In the novel the author uses hysteria ever since the beginning when the afflicted girls are being integrated by parris, he show that he understands the hysteria that it will damage his reputation “In my house? In my house,
In this article, Small is saying that Mass Hysteria is a real event and needs to be taken seriously for what it truly is. There are many reasons behind why it happens like stress and how it spreads from fear. Ultimately Small states that the idea of Mass Hysteria is overlooked because “people are more likely to endorse a far-fetched or outlandish cause for their illness” (Small 1) than to think that “their real physical experiences” (Small 1) could be caused by their mind. Mass Hysteria happens when people, particularly teenage girls, are under “psychological and physical stress” (Small 1). The idea that our minds may be causing one to be sick further worries them ultimately leading to more mind over matter symptoms. When people are in unusual states of
The medical model dismissed psychological explanations of mental illness, suggesting that such explanations were no better than demonology. In the mid-19th century, the prevailing belief was that all illness was caused by disordered physiology or brain chemistry. The search for psychological causes for mental illness, such as conflict, frustration, and emotional disturbance, was held back by the dominance of the medical model. This belief persists—explanations for alcoholism range from inheritance and other biological factors to life circumstances and a need to escape, exemplifying the contrast between the medical and psychological models (p. 502-03).
In her book Women's Madness, Misogyny or Mental Illness, Ussher notes that in the Victorian era, hysteria was diagnosed primarily in strong, outspoken women: in other words: women who transgressed the ideal of true womanhood and thus challenged patriarchy. This is
Jane is a victim of a nervous disorder of the brain called hysteria. She is aware that she suffers from a series of mental and physical disturbances. She says that she has a " temporary nervous depression: -- a slight hysterical tendency- what is one to do?"(2).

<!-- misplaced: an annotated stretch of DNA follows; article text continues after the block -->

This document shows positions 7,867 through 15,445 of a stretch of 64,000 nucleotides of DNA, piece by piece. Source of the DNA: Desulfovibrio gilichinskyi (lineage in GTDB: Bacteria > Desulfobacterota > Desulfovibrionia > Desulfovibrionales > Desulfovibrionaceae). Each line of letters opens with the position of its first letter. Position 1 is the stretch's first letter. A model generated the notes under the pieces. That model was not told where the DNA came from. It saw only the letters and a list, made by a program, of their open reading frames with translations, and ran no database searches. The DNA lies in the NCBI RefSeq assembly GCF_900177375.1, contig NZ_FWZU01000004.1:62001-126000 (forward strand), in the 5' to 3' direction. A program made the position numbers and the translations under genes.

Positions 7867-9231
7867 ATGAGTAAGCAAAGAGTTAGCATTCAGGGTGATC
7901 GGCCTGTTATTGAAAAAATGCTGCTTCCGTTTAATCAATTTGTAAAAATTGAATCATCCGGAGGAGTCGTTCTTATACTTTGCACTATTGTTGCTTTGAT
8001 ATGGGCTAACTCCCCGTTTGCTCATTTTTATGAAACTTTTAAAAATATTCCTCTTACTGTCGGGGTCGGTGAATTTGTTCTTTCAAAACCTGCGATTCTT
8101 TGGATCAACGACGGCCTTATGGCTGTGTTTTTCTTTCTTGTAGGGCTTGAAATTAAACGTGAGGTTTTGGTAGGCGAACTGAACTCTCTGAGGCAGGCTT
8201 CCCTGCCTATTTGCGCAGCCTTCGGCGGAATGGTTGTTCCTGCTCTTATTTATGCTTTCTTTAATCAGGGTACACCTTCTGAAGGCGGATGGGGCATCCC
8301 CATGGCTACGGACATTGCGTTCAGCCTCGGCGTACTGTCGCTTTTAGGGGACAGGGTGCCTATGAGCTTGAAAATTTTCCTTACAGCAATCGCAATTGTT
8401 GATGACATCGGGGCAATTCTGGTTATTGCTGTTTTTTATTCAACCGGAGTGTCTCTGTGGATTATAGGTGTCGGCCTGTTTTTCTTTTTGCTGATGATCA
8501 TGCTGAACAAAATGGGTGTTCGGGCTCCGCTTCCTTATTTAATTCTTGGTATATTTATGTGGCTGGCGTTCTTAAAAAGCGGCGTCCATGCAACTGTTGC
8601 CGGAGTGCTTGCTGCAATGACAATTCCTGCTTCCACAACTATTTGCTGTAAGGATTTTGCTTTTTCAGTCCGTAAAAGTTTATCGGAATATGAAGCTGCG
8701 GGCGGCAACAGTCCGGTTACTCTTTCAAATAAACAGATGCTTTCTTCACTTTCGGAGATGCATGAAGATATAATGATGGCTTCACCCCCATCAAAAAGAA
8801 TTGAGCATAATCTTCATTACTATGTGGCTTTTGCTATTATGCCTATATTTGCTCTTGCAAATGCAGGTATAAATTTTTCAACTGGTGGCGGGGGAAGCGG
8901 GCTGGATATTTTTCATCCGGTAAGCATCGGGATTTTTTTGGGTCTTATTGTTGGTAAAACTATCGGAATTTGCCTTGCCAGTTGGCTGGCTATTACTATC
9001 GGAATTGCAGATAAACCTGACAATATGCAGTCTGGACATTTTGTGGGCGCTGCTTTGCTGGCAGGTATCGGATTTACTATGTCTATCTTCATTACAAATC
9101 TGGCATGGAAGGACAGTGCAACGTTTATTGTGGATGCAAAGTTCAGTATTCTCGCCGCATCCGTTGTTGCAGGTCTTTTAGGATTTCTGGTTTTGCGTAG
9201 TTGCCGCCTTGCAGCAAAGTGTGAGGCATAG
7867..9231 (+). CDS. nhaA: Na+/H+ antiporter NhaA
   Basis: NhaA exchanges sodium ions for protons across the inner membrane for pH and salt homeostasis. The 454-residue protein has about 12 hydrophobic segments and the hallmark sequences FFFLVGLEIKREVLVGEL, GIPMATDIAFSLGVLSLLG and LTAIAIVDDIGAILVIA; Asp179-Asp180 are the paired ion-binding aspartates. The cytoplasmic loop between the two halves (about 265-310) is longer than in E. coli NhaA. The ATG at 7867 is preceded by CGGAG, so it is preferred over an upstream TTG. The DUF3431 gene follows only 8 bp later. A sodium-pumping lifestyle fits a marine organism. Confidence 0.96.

The medical model focuses on the molecular structure of drugs and indicators of mental or emotional disorders. However, the medical model is not effective treating mental and emotional disorders. The medical model indicts the notion that abnormal behavior is the product of physical problems and be treated medically. The medical model depends upon independent tests to demonstrate or contradict if a patient is ill. The psychological model uses tests to demonstrate or contradict whether a patient is ill. It is at this point of agreement that the two models separate. A restriction to the psychological model is if a patient that is unconscious, or their communication ability is compromised to the degree that they are
The portrayal of people being sickly creatures has been used in Hollywood film for a very long time. This has been in the endeavor of putting the viewing public in the shoes of the patient and entertain them with over the top portrayals of disease. For patients that are women in particular this has been achieved by defining them along the lines of vague terms such as them being over emotional and unstable. Despite the advancement experienced by the society, women have not yet fully seen the goal of equality realize fruition. With the expansion of the psychiatric and psychological terminologies, there now additional ways via which mental illness can be ascribed as a weakness for men and women portrayed in Hollywood film. This is best